4. Speaking of which…Permafrost is melting much faster than anticipated, methane is emitting at a higher rate than expected, nitrous oxide is emitting much faster than expected, sea ice is melting much faster than expected, alpine and polar glacial ice is melting much faster than expected, global forests are experiencing massive tree fatalities, globally acidification is accelerating, the ocean warming is accelerating faster than expected with extreme heat events increasing. The combination of thermal expansion and ice melt is causing a roughly 7 yr doubling time for sea level rise. And more.

5. Essentially, while “first-order” changes have been reasonably anticipated up until recently (carbon dioxide and fast feedback temperature response); however, the “2nd-order” effects of that warming…everything mentioned above and more are deteriorating much faster than modeled. But none of the IPCC projections include these accelerating 2nd-order effects. And these 2nd order changes are beginning to have profound feedback on the overall rate of the 1st-order changes (increasing the rate of global temperature rise) as well as causing their own more intense extremes not captured simply by looking at averages (massive Greenland surface melt in 2012, destabilizing jet stream circulation, weakening Atlantic Meridional Overturning Circulation, extreme heat\drought in Europe in 2003 and 2018-19, decreasing forward speed and prolific rains of tropical cyclones, almost violent swings between polar opposite extremes in some places…extreme cold to extreme heat, extreme floods to extreme drought, etc). Much of these changes and trends are seen either in more detailed modeling or field research from the various disciplines. These changes threaten human civilization adaptability as well as those of other species.

6. One issue I find is consistently underplayed is the rate of change. Rising 2 C/3.6 F globally in a 1000 yrs is a big difference from rising 2 C in 250 yrs…most of which has occurred in just the past 30-40 yrs. Global land areas are experiencing temp anomalies of +1.6-2 C above preindustrial because of amplication of warming over land. Even worse in the Northern Hemisphere. The ability of ecosystems to adapt is stressed not by the different environmental conditions, but the rapid change and destabilization of the environmental conditions in what amounts to a blink of an eye.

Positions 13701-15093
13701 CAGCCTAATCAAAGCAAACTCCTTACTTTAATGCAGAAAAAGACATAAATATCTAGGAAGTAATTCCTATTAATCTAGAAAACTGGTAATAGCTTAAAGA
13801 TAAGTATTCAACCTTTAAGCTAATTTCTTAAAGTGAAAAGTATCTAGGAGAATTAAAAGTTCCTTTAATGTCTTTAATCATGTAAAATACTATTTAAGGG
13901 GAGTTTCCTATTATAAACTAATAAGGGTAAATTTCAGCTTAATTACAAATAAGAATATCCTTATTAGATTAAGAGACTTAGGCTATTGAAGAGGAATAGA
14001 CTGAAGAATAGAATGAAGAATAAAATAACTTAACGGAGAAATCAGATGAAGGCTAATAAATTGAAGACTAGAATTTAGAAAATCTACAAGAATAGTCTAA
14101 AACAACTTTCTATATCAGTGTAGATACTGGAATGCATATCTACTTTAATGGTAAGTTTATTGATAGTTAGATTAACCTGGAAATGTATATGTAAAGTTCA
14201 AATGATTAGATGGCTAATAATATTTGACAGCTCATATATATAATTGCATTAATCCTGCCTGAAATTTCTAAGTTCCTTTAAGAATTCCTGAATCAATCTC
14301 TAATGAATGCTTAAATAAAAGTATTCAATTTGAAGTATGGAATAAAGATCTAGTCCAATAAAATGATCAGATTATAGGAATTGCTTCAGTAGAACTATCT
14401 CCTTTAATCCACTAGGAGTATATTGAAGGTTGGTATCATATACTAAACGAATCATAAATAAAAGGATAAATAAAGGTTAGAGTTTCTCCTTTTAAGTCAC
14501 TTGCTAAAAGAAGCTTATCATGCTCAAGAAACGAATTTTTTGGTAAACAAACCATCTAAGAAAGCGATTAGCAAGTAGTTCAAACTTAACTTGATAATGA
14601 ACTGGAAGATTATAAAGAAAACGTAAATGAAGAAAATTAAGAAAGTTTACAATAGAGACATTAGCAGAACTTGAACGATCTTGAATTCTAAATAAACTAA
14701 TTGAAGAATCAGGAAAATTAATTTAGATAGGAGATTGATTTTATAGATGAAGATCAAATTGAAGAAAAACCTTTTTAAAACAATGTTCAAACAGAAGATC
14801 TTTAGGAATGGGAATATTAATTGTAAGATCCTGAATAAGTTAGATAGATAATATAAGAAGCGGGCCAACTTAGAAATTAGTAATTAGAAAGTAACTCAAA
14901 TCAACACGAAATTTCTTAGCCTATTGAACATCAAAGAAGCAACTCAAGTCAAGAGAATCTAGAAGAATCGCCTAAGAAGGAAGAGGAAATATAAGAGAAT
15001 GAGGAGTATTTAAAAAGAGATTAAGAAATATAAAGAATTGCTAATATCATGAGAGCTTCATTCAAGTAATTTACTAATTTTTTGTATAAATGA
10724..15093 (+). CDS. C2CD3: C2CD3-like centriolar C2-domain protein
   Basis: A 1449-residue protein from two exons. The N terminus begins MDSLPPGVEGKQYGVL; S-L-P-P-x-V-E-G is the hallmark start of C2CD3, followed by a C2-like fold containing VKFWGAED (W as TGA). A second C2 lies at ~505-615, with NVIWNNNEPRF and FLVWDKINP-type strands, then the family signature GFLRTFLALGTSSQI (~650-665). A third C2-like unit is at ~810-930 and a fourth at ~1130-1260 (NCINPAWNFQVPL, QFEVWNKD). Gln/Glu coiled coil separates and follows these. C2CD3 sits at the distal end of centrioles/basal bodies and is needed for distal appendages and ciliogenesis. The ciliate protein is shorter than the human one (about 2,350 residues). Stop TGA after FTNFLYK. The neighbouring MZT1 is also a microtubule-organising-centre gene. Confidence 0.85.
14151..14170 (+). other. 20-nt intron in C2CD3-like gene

7. Our global problems threatening our extinction and already causing global extinction are not just a climate change problem. It is an entropy and Jevon’s Paradox problem. The former from the 2nd law of thermodynamics. Entropy is the tendency for systems to evolve to disorder the more energy is transformed. More and more waste is being produced (greenhouse gases, plastics, industrial chemical, radiological, pharmaceutical, etc) which is literally turning the planet into a toxic soup, while forests, insects and large wildlife species are being annilhilated at accelerating rates. All in the name of “efficiency” of energy use, which ultimately accelerates consumption of resources (Jevon’s Paradox), but the energy efficiency is “local”, while the greater environmental system of Earth used to produce it is, as mentioned being flooded with useless waste, with the Earth “battery” being ground to dust. From the drive for more money (and worshipping those who take from so many, while those very people starve), to the dreams of electric cars, bigger buildings and artificial intelligence, to the desire to have the biggest, baddest militaries…there is a pathology of destruction which plagues so many humans on this planet. I am not immune to this…we are all complicit, some far more than others, but our increasingly raging planet does not know the difference. We all suffer.

On a personal note…I’ve been accused of being against advocating for “change”, being irresponsible for talking about dire impacts, being a member of a “doomer death cult” or asked “would you say that to the children of the world” as if they or me can do anything to change the outcome…and that’s just horrid things directed at me, not others I know.